Newry Canal

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The Newry Canal Way route stretches from Newry Town Hall to the Bann Bridge in Portadown.

The Newry Canal Way route stretches from Newry Town Hall to the Bann Bridge in Portadown and is a 20 mile trip on part of route 9 of the National Cycle Network. The route follows the towpath on the western bank of the now non-navigable Newry Canal.
The Canal operated for more than 200 years and provided employment and generated wealth for the many towns and villages nearby. The Canal was the first summit level canal in the British Isles and has 14 locks between its entrance at Carlingford Lough and Lough Neagh. Most of these can be seen along the way.

Dotted along the entire length of the route are historical landmarks, notably around Steenson’s Bridge. This particularly scenic stretch of the Canal has a plethora of wildlife. A short distance from Steenson’s Bridge is Goragh Wood, which was the principal railway station for Newry and also served as a customs post up until the 1960s. This was the last train stop before crossing the border into the Irish Republic.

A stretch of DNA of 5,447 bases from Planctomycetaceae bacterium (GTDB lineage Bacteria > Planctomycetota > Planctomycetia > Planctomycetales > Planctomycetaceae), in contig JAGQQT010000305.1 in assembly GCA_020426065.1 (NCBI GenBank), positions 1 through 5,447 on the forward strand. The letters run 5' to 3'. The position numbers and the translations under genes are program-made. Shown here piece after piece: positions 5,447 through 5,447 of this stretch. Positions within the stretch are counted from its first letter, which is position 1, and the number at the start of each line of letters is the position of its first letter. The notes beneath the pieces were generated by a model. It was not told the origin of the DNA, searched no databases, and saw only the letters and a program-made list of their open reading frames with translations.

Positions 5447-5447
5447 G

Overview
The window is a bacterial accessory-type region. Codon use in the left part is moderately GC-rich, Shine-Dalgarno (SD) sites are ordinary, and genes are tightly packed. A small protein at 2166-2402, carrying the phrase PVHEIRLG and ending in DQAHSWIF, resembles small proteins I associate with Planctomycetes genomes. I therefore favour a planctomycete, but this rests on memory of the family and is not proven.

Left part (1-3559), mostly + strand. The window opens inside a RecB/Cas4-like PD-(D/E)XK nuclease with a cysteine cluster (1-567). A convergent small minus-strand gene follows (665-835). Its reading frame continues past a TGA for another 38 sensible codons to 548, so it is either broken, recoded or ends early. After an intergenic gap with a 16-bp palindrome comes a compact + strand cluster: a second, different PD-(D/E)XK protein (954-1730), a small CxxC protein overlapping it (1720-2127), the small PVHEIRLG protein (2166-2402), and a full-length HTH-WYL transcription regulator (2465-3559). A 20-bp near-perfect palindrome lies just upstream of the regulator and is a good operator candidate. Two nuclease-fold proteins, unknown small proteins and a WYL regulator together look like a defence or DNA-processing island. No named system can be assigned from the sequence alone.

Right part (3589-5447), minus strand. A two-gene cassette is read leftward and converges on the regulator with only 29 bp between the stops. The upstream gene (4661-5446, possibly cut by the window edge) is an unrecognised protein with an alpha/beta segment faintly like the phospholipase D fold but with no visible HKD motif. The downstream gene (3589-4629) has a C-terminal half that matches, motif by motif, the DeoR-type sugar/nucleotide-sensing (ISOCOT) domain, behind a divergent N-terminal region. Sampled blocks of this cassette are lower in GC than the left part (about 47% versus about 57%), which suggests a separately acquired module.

Art pieces can be seen along the route including some Millennium Mileposts and a series of specially commissioned pieces which reflect the former work and nature of the Newry Canal.

After exploring the town of Newry it is well worth exploring the rest of the district in the Ring of Gullion. A circular route, known as the Poet’s Trail, follows country lanes and minor roads in the beautiful Ring of Gullion. The Trail, which starts from the village of Mullaghbane and finishes in Creggan, leads you to a tour of the home of the poets of South Armagh, providing an insight into their homeland and the rich inheritance of the area’s monuments, history and culture.